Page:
# Differentiating Propagator, Greens function, Correlation function, etc

For the following quantities respectively, could someone write down the common definitions, their meaning, the field of study in which one would typically find these under their actual name, and most foremost the associated abuse of language as well as difference and correlation (no pun intended):

Maybe including side notes regarding the distinction between Covariance, Covariance function and Cross-Covariance, the pair correlation function for different observables, relations to the autocorrelation function, the $n$-point function, the Schwinger function, the relation to transition amplitudes, retardation and related adjectives for Greens functions and/or propagators, the Heat-Kernel and its seemingly privileged position, the spectral density, spectra and the resolvent.

Edit: I'd still like to hear about the "Correlation fuction interpretation" of the quantum field theoretical framework. Can transition amplitudes be seen as a sort of auto-correlation? Like... such that the QFT dynamics at hand just determine the structure of the temporal and spatial overlaps?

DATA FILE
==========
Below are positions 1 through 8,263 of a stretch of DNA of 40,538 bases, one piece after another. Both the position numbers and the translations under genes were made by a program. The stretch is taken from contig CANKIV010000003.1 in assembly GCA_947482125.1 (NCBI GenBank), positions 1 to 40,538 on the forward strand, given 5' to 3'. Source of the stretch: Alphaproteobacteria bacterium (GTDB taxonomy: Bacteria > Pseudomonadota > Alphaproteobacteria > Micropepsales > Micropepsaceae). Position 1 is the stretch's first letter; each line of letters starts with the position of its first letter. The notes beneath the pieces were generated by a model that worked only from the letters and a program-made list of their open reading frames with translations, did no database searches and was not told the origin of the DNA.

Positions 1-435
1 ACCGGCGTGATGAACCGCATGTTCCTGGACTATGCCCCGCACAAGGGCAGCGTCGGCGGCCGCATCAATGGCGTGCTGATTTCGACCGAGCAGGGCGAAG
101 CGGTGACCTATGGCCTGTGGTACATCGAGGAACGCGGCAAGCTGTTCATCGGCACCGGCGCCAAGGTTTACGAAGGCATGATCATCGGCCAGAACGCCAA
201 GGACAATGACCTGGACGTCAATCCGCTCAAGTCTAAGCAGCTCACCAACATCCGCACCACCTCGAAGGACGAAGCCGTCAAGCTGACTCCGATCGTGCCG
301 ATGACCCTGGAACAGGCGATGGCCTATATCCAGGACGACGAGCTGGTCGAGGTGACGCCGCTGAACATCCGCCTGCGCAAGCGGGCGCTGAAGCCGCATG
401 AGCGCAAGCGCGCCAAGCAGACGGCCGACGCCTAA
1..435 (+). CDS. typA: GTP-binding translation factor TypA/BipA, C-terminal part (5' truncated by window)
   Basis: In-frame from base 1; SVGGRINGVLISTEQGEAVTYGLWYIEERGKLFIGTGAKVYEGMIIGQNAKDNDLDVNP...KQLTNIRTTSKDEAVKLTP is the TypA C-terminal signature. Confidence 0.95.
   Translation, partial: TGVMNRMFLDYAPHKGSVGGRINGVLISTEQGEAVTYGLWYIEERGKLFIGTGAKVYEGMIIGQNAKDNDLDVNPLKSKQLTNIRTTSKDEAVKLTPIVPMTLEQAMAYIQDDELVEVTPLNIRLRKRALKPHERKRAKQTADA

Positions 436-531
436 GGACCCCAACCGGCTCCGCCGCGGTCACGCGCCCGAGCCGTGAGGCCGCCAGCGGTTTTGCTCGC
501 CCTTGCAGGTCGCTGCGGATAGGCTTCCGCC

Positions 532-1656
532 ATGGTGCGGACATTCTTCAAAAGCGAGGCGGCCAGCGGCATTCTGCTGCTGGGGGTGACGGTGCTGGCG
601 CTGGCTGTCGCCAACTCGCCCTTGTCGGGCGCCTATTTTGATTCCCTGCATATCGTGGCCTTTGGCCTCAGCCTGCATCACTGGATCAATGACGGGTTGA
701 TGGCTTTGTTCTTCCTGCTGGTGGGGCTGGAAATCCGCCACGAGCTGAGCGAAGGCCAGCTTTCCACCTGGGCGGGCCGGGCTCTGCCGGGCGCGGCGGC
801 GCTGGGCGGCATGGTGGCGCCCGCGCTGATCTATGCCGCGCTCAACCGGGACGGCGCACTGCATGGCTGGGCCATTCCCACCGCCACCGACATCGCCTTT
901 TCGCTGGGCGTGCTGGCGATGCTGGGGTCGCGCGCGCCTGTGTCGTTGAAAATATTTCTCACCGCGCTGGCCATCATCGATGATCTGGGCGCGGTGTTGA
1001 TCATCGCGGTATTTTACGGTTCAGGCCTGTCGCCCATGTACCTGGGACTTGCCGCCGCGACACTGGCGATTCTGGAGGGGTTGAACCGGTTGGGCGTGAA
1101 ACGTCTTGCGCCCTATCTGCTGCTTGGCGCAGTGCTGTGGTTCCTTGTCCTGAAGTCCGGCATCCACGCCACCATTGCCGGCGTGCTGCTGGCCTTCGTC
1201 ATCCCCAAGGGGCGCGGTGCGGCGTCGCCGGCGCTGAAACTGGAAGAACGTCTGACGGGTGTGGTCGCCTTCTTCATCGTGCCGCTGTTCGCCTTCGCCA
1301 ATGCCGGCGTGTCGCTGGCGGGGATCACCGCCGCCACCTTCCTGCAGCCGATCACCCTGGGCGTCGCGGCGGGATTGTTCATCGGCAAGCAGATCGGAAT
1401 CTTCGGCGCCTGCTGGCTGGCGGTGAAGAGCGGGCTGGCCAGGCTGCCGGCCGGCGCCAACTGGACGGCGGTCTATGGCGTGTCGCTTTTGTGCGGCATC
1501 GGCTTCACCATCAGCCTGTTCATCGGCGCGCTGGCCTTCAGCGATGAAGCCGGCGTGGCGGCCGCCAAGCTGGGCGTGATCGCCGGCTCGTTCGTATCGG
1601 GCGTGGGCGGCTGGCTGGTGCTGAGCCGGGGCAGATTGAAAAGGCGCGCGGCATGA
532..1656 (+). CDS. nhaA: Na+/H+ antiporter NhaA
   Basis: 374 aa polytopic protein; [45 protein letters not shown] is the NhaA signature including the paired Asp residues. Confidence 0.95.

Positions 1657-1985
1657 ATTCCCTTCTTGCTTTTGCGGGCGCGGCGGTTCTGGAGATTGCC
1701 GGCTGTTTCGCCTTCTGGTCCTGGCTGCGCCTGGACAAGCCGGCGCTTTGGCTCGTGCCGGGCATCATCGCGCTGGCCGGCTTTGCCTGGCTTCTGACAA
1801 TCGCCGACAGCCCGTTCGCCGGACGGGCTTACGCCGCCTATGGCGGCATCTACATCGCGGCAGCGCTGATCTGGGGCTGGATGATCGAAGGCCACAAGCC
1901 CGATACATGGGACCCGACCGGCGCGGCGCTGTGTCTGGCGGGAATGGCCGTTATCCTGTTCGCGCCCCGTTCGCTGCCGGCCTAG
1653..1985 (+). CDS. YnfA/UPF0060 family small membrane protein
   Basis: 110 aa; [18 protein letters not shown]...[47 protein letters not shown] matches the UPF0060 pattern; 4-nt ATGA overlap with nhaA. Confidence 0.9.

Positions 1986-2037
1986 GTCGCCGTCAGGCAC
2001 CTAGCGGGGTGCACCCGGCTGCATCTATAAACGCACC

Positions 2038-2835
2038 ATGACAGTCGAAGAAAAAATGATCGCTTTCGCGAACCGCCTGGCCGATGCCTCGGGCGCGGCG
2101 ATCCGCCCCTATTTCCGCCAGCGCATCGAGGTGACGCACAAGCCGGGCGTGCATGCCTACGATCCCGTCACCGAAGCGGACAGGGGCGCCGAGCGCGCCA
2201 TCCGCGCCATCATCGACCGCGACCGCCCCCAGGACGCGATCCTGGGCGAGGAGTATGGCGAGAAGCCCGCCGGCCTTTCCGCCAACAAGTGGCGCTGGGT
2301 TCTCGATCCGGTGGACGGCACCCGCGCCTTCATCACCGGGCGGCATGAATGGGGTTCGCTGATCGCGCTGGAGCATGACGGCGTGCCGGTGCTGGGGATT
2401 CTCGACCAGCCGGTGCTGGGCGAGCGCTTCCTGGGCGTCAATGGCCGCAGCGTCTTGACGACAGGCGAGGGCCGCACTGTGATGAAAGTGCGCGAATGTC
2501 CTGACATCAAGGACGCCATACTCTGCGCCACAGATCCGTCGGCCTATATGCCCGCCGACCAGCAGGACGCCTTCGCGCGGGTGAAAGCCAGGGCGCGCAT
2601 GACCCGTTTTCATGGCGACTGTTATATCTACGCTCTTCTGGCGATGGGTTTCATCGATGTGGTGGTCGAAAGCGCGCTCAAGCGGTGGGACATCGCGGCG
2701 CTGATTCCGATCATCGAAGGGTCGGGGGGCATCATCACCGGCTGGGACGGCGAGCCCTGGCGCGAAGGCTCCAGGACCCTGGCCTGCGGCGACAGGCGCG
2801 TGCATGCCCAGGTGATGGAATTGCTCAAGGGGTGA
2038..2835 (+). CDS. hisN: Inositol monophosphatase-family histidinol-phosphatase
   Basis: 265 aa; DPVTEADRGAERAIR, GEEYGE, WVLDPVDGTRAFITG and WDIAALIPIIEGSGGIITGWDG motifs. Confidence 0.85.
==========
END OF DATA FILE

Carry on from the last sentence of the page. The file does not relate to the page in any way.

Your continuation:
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The propagator, the two-point correlation function, and the two-point Green's function are all synonymous. They are used primarily in quantum mechanics, and quantum field theory. They represent the probability of preparing a one particle state at $\vec{x}$ and then finding the particle at $\vec{y}$. – kηives Feb 10 '12 at 14:08

The main distinction you want to make is between the Green function and the kernel. (I prefer the terminology "Green function" without the 's. Imagine a different name, say, Feynman. People would definitely say the Feynman function, not the Feynman's function. But I digress...)

Start with a differential operator, call it $L$. E.g., in the case of Laplace's equation, then $L$ is the Laplacian $L = \nabla^2$. Then, the Green function of $L$ is the solution of the inhomogenous differential equation $$L_x G(x, x^\prime) = \delta(x - x^\prime)\,.$$ We'll talk about its boundary conditions later on. The kernel is a solution of the homogeneous equation $$L_x K(x, x^\prime) = 0\,,$$ subject to a Dirichlet boundary condition $\lim_{x \rightarrow x^\prime}K(x,x^\prime) = \delta (x-x^\prime)$, or Neumann boundary condition $\lim_{x \rightarrow x^\prime} \partial K(x,x^\prime) = \delta(x-x^\prime)$.